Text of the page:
Understanding the true definition is the key to getting rich
A lot of people come to me asking how they can get rich quick. That is the one question that disturbs me the most because it’s the wrong question. It tells me that they don't have the foundation of financial intelligence required to use their money well if they get rich.
This is because most people don't understand that, when it comes to being rich, it's not about how much money you make. It's about how much money you keep.
Want to be rich? It’s about assets vs. liabilities
My poor dad always told me, "You need to read books." My rich dad always told me, "You need to be financially literate." I believe both were right. Books and learning are important, and so is a strong financial education. And if I had to choose one over the other, I'd choose financial education.
The importance of a firm, financial foundation makes sense when you think of construction. If you want to build the Empire State Building, the first thing you do is dig a deep hole and pour a strong foundation. If you want to build a McMansion in the suburbs, you pour a six-inch slab.
The problem with most people who want to get rich quick is that they're trying to build the Empire State Building on a six-inch slab of concrete. They haven't gone deep. They don’t have a firm, financial education to shore up their financial foundation. Thankfully, my rich dad took the time to teach me about money and poured a strong, financial foundation for my life.
And the number one rule he taught me was: "You must learn the difference between an asset and a liability—and buy assets."
It's so simple a rule that it's almost anti-climactic. But, if you want to be rich, this is all you need to know. It's rule number one. It's the only rule.
The reality is that most people struggle financially because they don't know the difference between an asset and a liability. Partly, this is because schools don't teach people what an asset and a liability is. And partly, this is because those who do learn the concepts learn them from accountants who make them much too complicated.
My rich dad gave me a very simple definition of an asset and a liability.
What is an asset?
The simple definition of an asset is something that puts money in your pocket. Many so-called experts on money and accountants will have a much different definition that involves complex mathematics, but the reality is that unless something is putting money in your pocket, it’s not an asset.
There are many things that can be considered assets. These include things like investment real estate, a business, products like books or art, or the dividends from stock and bond investments.
Rich people focus on building their assets.
What is a liability?
The simple definition of a liability is something that takes money out of your pocket. Common liabilities include things like cars, vacations, clothes, eating out, unused subscriptions, and more.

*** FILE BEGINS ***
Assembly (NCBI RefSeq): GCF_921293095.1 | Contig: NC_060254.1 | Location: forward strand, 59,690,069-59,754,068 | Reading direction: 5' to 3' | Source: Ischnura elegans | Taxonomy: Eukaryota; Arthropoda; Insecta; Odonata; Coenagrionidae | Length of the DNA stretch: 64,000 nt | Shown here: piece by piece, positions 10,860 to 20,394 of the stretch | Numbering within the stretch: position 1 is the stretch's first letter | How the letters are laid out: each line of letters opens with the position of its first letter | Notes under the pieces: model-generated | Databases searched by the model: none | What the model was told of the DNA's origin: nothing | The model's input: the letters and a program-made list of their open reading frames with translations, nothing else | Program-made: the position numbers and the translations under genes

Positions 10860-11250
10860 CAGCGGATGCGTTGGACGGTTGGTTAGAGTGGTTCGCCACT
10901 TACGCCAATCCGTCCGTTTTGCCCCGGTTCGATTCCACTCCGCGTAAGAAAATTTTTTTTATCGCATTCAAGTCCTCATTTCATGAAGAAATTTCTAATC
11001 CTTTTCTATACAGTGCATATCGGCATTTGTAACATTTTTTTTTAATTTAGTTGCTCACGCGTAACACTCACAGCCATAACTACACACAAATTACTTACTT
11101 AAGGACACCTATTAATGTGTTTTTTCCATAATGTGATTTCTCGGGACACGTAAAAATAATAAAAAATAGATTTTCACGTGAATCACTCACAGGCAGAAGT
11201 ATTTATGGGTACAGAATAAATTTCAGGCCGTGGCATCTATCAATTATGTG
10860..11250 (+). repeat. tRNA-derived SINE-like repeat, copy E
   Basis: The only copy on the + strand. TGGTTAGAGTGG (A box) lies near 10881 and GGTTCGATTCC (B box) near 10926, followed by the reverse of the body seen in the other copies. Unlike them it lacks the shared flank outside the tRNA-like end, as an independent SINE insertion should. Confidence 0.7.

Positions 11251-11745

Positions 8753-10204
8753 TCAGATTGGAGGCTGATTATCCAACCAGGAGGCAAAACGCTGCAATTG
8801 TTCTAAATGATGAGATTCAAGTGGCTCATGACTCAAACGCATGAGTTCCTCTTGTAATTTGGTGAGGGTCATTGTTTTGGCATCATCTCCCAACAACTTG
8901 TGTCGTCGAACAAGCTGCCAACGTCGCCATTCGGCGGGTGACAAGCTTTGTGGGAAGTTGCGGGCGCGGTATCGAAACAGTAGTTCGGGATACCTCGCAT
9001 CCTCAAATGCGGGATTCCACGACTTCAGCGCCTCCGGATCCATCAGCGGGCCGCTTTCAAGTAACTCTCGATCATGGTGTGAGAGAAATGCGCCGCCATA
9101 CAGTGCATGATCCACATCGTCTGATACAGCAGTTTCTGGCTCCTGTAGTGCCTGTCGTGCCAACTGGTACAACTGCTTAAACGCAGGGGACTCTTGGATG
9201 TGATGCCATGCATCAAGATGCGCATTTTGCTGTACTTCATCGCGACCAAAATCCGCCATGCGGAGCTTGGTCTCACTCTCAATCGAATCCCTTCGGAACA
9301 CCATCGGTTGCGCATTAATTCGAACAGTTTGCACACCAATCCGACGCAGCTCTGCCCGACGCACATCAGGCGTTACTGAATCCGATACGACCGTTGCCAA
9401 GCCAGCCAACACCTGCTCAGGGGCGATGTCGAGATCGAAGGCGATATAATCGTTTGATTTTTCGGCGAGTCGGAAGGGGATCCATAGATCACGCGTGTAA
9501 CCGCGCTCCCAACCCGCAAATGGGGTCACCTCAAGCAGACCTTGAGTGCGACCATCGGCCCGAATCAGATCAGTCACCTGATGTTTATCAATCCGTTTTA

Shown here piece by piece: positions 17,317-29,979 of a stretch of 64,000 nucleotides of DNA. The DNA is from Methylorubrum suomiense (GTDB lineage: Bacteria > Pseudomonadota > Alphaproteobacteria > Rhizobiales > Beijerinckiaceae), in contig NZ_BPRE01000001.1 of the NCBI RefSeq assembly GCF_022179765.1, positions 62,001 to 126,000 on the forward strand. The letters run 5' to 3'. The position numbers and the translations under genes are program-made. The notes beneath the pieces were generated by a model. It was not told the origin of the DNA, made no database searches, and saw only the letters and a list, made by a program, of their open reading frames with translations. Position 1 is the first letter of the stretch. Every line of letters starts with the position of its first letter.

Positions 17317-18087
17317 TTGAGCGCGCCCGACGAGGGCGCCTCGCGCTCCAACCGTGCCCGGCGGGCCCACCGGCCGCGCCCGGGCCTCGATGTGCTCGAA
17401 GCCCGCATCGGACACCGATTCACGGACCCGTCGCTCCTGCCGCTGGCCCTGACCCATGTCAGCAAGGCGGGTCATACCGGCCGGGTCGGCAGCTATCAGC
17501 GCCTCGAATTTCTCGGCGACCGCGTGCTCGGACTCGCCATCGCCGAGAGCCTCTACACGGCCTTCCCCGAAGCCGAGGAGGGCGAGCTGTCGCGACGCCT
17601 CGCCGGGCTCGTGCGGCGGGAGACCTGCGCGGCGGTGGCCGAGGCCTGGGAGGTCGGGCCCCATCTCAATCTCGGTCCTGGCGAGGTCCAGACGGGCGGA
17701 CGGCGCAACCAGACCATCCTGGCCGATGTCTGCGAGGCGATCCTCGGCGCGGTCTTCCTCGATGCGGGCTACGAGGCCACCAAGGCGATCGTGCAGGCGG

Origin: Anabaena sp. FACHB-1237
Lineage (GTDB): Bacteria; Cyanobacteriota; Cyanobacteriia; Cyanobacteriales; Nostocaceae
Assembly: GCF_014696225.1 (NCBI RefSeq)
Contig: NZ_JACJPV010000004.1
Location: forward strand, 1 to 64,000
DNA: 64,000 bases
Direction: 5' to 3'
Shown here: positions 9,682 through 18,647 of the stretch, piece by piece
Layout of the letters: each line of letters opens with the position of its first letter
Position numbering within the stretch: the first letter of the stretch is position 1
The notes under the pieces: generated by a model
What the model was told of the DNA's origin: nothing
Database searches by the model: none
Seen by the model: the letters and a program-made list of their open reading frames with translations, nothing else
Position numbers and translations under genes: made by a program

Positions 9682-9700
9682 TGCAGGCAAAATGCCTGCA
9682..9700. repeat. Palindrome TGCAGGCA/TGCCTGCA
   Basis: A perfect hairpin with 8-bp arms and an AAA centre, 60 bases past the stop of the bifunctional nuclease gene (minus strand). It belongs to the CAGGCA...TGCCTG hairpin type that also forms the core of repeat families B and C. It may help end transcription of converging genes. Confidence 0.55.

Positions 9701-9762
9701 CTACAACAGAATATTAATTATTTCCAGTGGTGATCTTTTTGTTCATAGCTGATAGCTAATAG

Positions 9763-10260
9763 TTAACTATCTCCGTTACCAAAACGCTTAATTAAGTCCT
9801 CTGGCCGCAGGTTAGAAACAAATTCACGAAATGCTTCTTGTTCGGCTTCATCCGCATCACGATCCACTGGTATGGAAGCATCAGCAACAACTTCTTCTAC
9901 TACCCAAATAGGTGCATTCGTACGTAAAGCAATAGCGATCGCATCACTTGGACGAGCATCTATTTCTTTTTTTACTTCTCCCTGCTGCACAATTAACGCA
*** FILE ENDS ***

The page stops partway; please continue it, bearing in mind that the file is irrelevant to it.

If you look at the budget of a poor person, you’ll see that it is full of liabilities and has no assets.
The interesting thing is that there are some things that people mistake as assets that are really liabilities. This is because they don’t have high financial intelligence and they take at face value the advice of so-called financial experts.
The difference between an asset and a liability
To illustrate this, let’s look at something most people view as an asset—their home. If you look a traditional balance sheet, your house will be listed in the asset column.
For many decades, since the publishing of Rich Dad Poor Dad, I’ve stirred controversy by saying, “You house is not an asset.” At its publishing, the financial industry howled and mocked me for saying this. In 2008, the start of the Great Recession, caused by massive defaults on sub-prime home loans, people weren’t laughing any more.
Why was this?
It was because they realized the hard truth that many things that are considered assets by accountants and finance people are really liabilities hiding behind smoke and mirrors.
Let’s revisit the Rich Dad simple definition of an asset and a liability: an asset is something that puts money in your pocket and a liability is something that takes money out of your pocket.
Using this simple and practical definition, your home is a liability because it takes money out of your pocket each month in the form of a mortgage, taxes, insurance, and maintenance costs. It does not put money in your pocket. Only if you’re able to sell it at a profit does it become an asset. Many people impacted by the Great Recession discovered that their house was a liability when they were foreclosed, sold on a short sale, or sold at a loss.
Conversely, a rental house can be an asset, if you do your due diligence correctly and are able to collect more rent than you have costs each month. The difference between the rent and the expenses is the net operating income, and it is cash flow that flows into your pockets each month. Therefore, it is an asset.
The rich don’t work for money
I find the difference between an asset and a liability is best understood by looking at the following pictures.
Very simply, the rich don’t work for money in the form of income like employees do. Rather, the rich invest their money in assets that put more money in their pockets, such as real estate, stocks, bonds, notes, and intellectual property.
The middle class and poor work for money and employees and invest their money in liabilities that take money out of their pockets such as mortgages, consumer loans, and credit card debt.
If you want to be rich, I encourage you to begin investing in your financial education today. And your first assignment is to begin studying the differences between assets and liabilities.
By building this firm foundation, you'll understand more about money than 99% of the world and be on your way to not just getting rich and making money but keeping it too.
Source: Rich Dad